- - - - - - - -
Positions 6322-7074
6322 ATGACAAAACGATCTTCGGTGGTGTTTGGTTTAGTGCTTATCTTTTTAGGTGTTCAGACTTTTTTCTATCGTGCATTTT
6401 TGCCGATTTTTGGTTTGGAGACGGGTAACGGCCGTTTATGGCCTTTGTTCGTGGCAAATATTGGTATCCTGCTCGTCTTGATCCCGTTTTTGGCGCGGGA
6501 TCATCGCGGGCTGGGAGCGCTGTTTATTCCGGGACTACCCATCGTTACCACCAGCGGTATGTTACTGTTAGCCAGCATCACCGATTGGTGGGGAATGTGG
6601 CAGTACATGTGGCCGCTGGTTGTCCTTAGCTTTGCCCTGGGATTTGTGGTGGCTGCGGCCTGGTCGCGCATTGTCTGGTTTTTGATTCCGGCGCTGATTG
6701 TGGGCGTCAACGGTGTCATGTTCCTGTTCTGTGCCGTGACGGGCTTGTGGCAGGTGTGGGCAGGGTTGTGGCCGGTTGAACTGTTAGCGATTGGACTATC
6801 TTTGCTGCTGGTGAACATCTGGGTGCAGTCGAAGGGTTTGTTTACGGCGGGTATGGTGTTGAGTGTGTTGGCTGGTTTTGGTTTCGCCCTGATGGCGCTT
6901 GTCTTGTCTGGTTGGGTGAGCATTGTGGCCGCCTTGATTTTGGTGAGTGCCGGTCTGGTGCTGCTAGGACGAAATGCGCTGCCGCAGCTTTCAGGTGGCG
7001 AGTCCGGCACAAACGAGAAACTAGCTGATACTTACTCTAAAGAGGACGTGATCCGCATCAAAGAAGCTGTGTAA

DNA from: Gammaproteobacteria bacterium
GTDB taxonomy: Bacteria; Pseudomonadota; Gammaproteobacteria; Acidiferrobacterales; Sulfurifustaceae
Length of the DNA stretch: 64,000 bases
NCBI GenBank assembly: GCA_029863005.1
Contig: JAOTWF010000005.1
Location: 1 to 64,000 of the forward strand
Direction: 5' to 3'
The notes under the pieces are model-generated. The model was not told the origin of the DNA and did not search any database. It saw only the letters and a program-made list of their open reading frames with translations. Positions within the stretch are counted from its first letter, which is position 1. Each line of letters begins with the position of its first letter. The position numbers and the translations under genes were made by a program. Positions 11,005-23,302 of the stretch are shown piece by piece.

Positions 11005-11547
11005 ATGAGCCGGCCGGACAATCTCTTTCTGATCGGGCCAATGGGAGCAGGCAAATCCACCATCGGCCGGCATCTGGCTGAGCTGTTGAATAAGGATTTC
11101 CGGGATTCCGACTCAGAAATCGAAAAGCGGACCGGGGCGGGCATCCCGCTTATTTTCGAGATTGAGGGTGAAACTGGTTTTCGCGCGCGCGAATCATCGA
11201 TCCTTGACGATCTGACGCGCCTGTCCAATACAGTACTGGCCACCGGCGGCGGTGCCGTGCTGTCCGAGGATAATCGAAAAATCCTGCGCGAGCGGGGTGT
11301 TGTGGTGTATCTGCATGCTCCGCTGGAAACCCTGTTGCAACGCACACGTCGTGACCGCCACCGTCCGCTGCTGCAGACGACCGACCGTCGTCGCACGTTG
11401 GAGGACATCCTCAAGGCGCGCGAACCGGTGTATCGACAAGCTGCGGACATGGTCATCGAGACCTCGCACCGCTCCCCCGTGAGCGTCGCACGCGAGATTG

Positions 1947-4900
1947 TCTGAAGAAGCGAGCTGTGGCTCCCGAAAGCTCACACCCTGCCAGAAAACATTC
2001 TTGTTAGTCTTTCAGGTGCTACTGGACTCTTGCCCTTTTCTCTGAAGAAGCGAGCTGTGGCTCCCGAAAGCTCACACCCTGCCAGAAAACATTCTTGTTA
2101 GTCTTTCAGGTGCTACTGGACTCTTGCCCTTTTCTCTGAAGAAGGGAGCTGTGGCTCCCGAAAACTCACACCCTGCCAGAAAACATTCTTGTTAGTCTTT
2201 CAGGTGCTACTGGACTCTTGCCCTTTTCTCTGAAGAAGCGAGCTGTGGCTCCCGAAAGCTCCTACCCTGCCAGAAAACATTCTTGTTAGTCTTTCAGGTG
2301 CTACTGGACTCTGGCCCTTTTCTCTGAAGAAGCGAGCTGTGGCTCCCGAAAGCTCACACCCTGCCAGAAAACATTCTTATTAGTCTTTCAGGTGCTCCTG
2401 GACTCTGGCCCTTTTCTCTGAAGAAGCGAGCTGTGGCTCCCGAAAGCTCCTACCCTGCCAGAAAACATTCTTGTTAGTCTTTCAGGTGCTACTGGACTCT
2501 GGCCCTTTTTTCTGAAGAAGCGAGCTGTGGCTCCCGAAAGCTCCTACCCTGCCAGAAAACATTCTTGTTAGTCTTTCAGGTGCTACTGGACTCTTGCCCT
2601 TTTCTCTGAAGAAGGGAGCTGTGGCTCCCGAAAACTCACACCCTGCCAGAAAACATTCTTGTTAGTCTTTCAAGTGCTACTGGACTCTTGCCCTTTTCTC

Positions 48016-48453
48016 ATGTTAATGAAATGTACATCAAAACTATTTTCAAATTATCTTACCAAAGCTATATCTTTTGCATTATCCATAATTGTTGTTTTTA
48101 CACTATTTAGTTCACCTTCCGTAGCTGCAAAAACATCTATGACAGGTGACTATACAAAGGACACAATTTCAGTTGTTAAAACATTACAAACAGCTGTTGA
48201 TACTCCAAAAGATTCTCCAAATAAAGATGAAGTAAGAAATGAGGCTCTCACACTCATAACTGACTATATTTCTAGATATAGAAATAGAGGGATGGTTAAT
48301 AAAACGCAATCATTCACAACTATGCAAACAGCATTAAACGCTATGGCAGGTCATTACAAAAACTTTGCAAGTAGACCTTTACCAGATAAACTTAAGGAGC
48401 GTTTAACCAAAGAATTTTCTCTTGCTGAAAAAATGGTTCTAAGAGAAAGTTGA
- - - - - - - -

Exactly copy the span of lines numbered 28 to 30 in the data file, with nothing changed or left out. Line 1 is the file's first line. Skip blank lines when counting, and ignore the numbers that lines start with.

2201 CAGGTGCTACTGGACTCTTGCCCTTTTCTCTGAAGAAGCGAGCTGTGGCTCCCGAAAGCTCCTACCCTGCCAGAAAACATTCTTGTTAGTCTTTCAGGTG
2301 CTACTGGACTCTGGCCCTTTTCTCTGAAGAAGCGAGCTGTGGCTCCCGAAAGCTCACACCCTGCCAGAAAACATTCTTATTAGTCTTTCAGGTGCTCCTG
2401 GACTCTGGCCCTTTTCTCTGAAGAAGCGAGCTGTGGCTCCCGAAAGCTCCTACCCTGCCAGAAAACATTCTTGTTAGTCTTTCAGGTGCTACTGGACTCT